Usually, Americans would rather that the federal government leave them alone and stay out of their business. Red tape and regulations always seem to stand in the way, but we were reminded this week that when food safety is concerned, government oversight is welcome.

We welcome food safety inspectors in restaurants because they ensure the places are clean, pest-free and that the food is prepared and served in a safe manner.

We also welcome inspectors at the sources of our food. An example is the federal USDA inspectors who watch over meat processing facilities.

Consumers appreciate the assurance that their food is processed in a clean environment, and that it is stored and properly preserved so that when we eat, we can enjoy the flavor and richness rather than worrying about becoming sick.

Agribusinesses are well aware of consumers’ desire for oversight. We were reminded of that fact this week when an association of businesses that work with genetically modified crops banded together to warn Uncle Sam not to fudge on his inspections. It’s been suggested by the Trump Administration that the USDA dial back its safe food regulations, but the National Grain and Feed Association NGFA and several other grain- and oilseed-based agribusiness associations said in a joint statement Tuesday that allowing some leeway in regulation and government oversight of their genetically modified products could be bad for their businesses.

More specifically, the NGFA and the other agribusinesses said reduced oversight could contribute to trade disruptions.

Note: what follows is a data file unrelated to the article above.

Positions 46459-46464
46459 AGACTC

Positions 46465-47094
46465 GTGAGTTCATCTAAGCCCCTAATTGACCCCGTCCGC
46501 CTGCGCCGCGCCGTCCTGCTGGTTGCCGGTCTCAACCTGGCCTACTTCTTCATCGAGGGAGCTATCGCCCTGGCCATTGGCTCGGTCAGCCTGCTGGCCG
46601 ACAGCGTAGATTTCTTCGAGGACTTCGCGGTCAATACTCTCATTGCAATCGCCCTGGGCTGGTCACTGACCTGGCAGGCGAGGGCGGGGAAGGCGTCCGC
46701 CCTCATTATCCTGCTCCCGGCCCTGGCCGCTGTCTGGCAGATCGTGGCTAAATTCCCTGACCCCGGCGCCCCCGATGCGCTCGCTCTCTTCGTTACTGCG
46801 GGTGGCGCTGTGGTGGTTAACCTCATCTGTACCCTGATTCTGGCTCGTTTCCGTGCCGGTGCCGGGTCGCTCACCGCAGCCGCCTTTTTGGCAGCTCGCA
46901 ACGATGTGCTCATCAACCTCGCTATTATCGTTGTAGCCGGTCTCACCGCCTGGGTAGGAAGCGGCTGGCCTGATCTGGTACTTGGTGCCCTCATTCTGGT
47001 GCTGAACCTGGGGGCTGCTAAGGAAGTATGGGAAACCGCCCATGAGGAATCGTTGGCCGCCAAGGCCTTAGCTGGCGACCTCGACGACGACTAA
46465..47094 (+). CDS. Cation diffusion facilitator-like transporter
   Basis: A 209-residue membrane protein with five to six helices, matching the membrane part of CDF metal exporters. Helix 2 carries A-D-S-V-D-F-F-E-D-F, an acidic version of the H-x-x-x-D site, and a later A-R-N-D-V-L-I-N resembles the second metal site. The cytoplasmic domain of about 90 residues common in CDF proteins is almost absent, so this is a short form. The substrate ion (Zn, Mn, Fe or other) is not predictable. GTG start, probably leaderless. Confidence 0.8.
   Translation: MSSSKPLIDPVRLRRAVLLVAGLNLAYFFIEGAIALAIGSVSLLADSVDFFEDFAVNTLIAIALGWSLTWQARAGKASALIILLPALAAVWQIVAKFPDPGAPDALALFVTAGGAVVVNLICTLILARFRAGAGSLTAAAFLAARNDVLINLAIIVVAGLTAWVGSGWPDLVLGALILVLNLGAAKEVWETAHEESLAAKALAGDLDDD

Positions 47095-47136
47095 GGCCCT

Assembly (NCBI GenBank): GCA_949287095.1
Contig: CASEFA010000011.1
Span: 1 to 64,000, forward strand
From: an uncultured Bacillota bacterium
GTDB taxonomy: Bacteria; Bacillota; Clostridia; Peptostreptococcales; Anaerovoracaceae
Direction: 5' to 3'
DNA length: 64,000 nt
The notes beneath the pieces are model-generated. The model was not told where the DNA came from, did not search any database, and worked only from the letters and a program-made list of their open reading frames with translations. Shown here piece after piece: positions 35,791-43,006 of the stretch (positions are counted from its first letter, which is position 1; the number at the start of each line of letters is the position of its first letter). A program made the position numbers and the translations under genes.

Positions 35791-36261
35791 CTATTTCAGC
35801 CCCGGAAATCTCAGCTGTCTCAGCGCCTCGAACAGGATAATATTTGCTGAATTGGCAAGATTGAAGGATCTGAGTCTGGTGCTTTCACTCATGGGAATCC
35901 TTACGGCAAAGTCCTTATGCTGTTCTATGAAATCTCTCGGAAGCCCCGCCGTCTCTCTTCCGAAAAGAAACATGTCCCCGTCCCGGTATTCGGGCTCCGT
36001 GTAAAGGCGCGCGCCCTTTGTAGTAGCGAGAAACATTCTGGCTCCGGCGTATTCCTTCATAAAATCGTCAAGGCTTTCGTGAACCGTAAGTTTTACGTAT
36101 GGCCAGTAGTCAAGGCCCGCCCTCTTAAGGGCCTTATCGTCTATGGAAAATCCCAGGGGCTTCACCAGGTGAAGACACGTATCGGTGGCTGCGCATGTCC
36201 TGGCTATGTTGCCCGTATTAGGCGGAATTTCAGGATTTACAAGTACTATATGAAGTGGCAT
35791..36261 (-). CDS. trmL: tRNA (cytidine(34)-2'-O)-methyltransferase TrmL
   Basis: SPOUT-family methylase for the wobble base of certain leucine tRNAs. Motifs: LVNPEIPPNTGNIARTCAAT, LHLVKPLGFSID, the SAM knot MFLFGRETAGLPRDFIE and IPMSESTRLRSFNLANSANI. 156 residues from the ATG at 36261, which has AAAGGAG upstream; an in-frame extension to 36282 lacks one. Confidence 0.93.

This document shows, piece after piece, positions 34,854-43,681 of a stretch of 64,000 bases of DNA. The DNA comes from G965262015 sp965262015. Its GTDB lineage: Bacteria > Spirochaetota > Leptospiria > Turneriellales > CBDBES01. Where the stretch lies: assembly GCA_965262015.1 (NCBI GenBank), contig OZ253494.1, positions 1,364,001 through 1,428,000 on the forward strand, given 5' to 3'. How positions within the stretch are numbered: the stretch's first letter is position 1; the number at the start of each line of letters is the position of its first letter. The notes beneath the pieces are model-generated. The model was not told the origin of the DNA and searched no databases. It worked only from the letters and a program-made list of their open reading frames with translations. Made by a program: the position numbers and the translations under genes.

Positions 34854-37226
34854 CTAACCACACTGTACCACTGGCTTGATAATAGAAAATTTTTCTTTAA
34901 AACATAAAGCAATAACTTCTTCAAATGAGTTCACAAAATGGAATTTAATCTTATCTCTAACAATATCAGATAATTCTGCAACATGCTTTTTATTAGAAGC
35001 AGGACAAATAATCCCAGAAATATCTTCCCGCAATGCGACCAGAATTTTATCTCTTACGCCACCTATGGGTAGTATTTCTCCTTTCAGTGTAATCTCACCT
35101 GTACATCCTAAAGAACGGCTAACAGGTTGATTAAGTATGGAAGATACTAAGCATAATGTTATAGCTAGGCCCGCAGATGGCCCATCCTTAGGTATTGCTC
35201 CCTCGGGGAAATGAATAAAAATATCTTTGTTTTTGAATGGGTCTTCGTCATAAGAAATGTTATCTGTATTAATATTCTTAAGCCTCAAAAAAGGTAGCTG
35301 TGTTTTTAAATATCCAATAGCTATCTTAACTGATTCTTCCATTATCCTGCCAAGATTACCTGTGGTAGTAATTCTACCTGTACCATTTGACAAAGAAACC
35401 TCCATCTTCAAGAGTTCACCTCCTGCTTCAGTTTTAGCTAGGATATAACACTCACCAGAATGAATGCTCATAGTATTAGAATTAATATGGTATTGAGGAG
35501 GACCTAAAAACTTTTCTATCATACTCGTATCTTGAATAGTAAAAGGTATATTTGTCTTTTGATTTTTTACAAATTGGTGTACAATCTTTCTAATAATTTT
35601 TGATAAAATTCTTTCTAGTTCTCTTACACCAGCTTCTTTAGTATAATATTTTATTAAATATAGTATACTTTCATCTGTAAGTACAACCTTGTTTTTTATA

“Our industry and our farmer-customers emphatically need to avoid the costly trade disruptions that have been associated periodically with transgenic biotechnology,” wrote the NGFA, Corn Refiners Association, National Oilseed Processors Association, North American Export Grain Association and North American Millers Association. “If the U.S. government’s regulatory oversight approach to genome editing and other plant breeding innovation is out of step with the domestic food industry or America’s significant export markets, it will have perilous repercussions for the grain and oilseed value chain, including U.S. farmers.”

American farmers and the agribusinesses that cater to them support the use of biotechnology and plant-breeding innovation, including genome editing, because it leads to abundant, affordable and environmentally sustainable food, feed and energy for U.S. and global consumers. Everyone desires safe, affordable food, but innovations can occur so rapidly that it takes time and reassurance of federal oversight programs to instill confidence among some consumers and trade partners.

Researchers and scientists are learning how to build better plant varieties to feed a hungry world, but if domestic and global consumers aren’t confident in the safety of what they’re consuming, all of the valuable technological advancements are useless. That’s why oversight is so important.

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